For decades it’s been postulated that psychedelics have valid medicinal use, and researchers at the University of Alabama at Birmingham sought to study it further. The research team studied data on 190,000 US adults. That data showed that lifetime psychedelic use was associated with a 19% drop in psychological distress and a 14% drop in suicidal thinking. Most importantly, there was a 29% decrease in suicidal planning as well. At the end of the day, there was a 36% lower chance of an individual committing suicide over the course of a year if they had used psychedelics.
Lifetime non-use of psychedelic drugs, however, was linked to an increase in these problems.
The study doesn’t exactly answer why psychedelics correlated with reduced psychological distress, but it does suggest that more research could be helpful in determining whether psychedelics hold promise for the prevention of suicide.
“Despite advances in mental health treatments, suicide rates generally have not declined in the past 60 years. Novel and potentially more effective interventions need to be explored,” said Peter S. Hendricks, Ph.D., assistant professor in the Department of Health Behavior and lead study author. “This study sets the stage for future research to test the efficacy of classic psychedelics in addressing suicidal as well as pathologies associated with increased suicide risk.”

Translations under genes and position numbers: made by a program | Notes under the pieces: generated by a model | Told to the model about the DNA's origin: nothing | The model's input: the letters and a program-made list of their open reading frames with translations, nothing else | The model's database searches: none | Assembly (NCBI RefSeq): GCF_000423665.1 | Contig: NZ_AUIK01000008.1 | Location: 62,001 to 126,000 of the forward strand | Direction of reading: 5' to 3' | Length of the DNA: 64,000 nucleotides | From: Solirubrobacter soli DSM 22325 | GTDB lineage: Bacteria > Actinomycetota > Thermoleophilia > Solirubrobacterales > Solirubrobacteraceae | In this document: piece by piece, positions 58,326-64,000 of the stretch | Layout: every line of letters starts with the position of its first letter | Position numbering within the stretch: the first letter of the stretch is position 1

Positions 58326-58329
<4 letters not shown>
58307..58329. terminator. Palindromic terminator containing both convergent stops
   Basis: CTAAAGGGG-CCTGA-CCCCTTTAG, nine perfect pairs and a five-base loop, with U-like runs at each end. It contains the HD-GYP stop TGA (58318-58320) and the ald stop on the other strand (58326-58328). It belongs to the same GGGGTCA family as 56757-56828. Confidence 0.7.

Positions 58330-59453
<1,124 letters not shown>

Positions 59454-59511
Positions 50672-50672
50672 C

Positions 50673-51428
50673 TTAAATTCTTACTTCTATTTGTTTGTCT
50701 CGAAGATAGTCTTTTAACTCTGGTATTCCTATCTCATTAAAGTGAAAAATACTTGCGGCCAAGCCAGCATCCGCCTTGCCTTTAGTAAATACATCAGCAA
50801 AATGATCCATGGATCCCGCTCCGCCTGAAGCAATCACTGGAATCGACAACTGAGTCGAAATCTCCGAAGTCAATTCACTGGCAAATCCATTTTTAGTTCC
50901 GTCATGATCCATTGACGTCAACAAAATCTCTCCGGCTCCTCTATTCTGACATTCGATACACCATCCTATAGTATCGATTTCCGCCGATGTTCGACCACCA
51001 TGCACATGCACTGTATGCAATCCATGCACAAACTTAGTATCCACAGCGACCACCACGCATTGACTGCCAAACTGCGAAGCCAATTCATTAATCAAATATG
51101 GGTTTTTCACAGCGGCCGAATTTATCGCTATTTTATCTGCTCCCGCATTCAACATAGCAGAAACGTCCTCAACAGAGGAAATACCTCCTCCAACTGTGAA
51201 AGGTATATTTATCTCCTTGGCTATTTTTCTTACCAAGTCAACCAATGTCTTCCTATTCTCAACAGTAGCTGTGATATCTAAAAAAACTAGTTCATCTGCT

“Growing evidence including the present research suggests that classic psychedelics may have the potential to alleviate human suffering associated with mental illness,” the researchers concluded. “Further rigorous research is warranted to better understand these substances, with the ultimate goal of taking full advantage of their latent therapeutic capacity.”
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